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"End Use of Prisons for Immigration Purposes" says new report

1st November 2005

A new report to be published today calls for sweeping changes in the use of immigration-related detention in Ireland.  The independent report - published jointly by the Irish Refugee Council, the Immigrant Council of Ireland and the Irish Penal Reform Trust - examines current legislation, policy and practice and benchmarks it against international human rights standards.

The report, entitled Immigration-related Detention in Ireland, was prepared by Mark Kelly, Director of Human Rights Consultants in Dublin.  It will be launched at 2pm today at European Union House, Molesworth Street, Dublin 2.

Until recently, it was comparatively rare for people to be detained for immigration-related reasons in Ireland. However, a range of statutory detention powers have been introduced to authorise the detention of people for various immigration-related reasons.  Official figures published for the first time in this report show that, in 2003-2004, a total of 2,798 people were held in prison for immigration-related reasons. In 2004, some two thirds of those detained were held in prison for periods of longer than 51 days.

"We commissioned this research due to an increasing number of queries relating to people detained for immigration-related reasons," said Peter O'Mahony of the Irish Refugee Council.  "We were also concerned that there was a general lack of clarity and knowledge on the rights and entitlements of those detained, the legal basis for their detention and their treatment during the period of detention.  This report examines for the first time these issues in detail and makes recommendations to bring Irish legislation and practice in line with international standards."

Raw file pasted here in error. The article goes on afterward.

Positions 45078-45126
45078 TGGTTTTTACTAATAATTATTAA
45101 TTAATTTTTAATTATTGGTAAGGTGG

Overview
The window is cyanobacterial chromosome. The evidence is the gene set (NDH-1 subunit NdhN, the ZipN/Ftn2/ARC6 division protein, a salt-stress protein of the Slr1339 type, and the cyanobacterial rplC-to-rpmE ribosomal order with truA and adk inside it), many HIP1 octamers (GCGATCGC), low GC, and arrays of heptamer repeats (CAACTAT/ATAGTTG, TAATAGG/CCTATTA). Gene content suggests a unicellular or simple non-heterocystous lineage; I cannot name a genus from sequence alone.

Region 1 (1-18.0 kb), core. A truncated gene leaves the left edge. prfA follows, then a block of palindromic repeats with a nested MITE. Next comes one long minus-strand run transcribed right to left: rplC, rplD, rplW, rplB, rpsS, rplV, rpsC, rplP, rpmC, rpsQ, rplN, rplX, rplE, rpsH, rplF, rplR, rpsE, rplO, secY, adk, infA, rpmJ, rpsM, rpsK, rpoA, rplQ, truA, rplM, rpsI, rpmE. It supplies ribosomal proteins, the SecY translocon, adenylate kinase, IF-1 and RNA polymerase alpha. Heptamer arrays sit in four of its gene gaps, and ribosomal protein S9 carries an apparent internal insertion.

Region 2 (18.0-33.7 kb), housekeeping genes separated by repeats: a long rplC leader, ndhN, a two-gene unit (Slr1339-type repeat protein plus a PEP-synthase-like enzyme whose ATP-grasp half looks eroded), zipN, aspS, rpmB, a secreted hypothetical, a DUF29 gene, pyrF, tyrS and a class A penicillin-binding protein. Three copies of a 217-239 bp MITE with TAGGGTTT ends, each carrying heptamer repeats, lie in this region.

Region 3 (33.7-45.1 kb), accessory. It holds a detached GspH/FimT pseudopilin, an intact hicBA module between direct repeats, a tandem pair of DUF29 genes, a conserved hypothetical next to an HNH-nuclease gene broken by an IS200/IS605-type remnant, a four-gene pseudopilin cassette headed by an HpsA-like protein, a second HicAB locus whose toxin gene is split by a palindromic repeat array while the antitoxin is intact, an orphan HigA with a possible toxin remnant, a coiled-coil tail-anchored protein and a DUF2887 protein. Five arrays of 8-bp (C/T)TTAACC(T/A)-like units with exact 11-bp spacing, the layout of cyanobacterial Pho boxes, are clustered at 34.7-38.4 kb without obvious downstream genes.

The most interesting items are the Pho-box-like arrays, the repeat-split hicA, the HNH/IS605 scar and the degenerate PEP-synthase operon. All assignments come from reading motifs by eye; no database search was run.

"People can be detained for immigration reasons without being charged with any criminal offence.  They are a particularly disadvantaged group, who are away from the public eye and may not have access to services available for other immigrants," said Denise Charlton of the Immigrant Council of Ireland. "They may not be made aware of their rights and entitlements or may be unable to exercise them because of language and/or literacy difficulties or problems due to cultural differences. These issues are often compounded for detainees who are not entitled to legal aid."

Over 90% of people detained for immigration-related reasons are held in one of two prisons in Dublin: Cloverhill Prison and the Dóchas Centre at Mountjoy Prison.  The report's author carried out private interviews with immigration-related detainees in both establishments, and examined their living conditions.  He found that  immigration detainees are being kept in overcrowded conditions, together with people suspected and / or convicted of criminal offences.

"The findings of this independent research report serve to confirm that prisons are, by definition, inappropriate places in which to hold immigration detainees," said Claire Hamilton, Chairperson of the Irish Penal Reform Trust. "Our organisations believe that the practice of holding immigration detainees in prisons in Ireland must be brought to an end."

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